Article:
July 31, 2007
News From the Digital Music Biz
AT&T has joined up with eMusic to provide direct to handset music downloads. eMusic is the leading source for independent label artists and the number 2 online music store after Apple's iTunes. The service will be available to select handsets from Samsung and Nokia. The iPhone is not part of this service. Tracks will be way more expensive over the air at 5 songs for $7.49, compared to the 30 tracks for $9.99 at the eMusic site. Cost of wireless transmission is blamed for the increase. Consumers will be able to download mp3s of the same music at the site as part of the deal. eMusic is notable for selling tracks without DRM.
iTunes has grown to 3 billion downloads as of today. This news puts Apple at number 3 in music retailing, just behind Best Buy and the ubiquitous Wal-Mart. Amazon slipped to number 4. Apple may be happy over this but the labels probably have mixed feelings. They, of course, would love to see more revenue from the deal through higher prices for songs. Though Universal refused to re-up with iTunes recently, they haven't had the nerve to pull catalog yet. As of now Universal is stuck with Steve Job's 99 cents mandate until they can come up with something better. Well, good luck with that.
And then there's the story about how social network sites are the "new" radio for consumers. Yes, in the old days radio was exempt from paying certain royalties because of the free advertising the labels received for their artists. Everyone went along with that one until the invention of mass-marketed tape recorders. Now the battle is over locking down content that streams over the Internet.
Enter social networking sites. Everyone in the world seems to have a page up on MySpace or Facebook (not me, though, so don't look for one). And mostly everyone who does have a page seems to embed music on those pages as a way for expressing themselves. Bands also have pages for themselves. People who browse for friends and bands also browse the music. 53%, in fact, actively surf social sites to discover new music. 30% of those go to buy or download that music. The problem is that there is no easy way to buy that music at the point of discovery.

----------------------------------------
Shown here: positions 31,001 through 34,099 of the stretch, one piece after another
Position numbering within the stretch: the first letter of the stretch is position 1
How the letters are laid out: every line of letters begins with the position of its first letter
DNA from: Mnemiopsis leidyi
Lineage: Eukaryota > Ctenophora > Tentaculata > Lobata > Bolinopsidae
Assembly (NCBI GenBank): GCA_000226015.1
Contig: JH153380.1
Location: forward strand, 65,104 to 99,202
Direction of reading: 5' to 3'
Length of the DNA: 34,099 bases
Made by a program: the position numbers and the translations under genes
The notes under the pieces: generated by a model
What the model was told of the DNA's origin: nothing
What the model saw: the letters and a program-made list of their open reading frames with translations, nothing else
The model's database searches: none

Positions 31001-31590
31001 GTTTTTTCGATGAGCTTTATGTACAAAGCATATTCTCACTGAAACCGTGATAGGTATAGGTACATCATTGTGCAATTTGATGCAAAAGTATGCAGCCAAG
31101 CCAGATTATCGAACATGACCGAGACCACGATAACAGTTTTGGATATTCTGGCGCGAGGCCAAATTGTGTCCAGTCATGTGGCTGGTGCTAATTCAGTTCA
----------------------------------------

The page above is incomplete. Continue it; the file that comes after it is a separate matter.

This is all from a survey by the law firm Olswang and reported on by the BBC. 46% of those surveyed wish they could buy music through a "Buy-it-now" button. That would be difficult as its hard to tell these days who owns the rights to what, unless it went to a central store where everyone contributed catalog. Any social networking music store would have to compete with iTunes on price and offerings. That hasn't developed in any significant amount with other web music stores. The labels could capitalize on social networking by cutting some sort of deal with the sites, though they probably would chafe over being told what's popular by consumers. Their model has always been to tell consumers what they want. This is uncharted territory for them, literally.
The survey has some numbers for piracy as well. The number of people claiming to download music illegally has risen to 43% in 2007, up from 36% in 2006. Legal downloads grew 16% in 2007. Growth was 40% in 2005 and 2006. There are more results, many of them that will upset the labels efforts in controlling their product.
If that doesn't get to them, then the story of Prince giving away about 3 million copies of his latest release with a Sunday issue of the Daily Mail in the U.K. will. Record shops were angered at this distribution of music as a cheap commodity. Sony BMG, Prince's record company, was not thrilled at the idea, as they are trying to sell the disc everywhere else in the world. Copies are available for download on the Internet and on eBay. Sony isn't going to make much off this one, but Prince likely will through shows and the sale of other promotional items. Music may become (or already is) a commodity, but the unique performance of the artist will never fall in that category. This may be the future for musicians, where recorded music is (disposable) promotional material for the live show.
July 31, 2007 | Permalink
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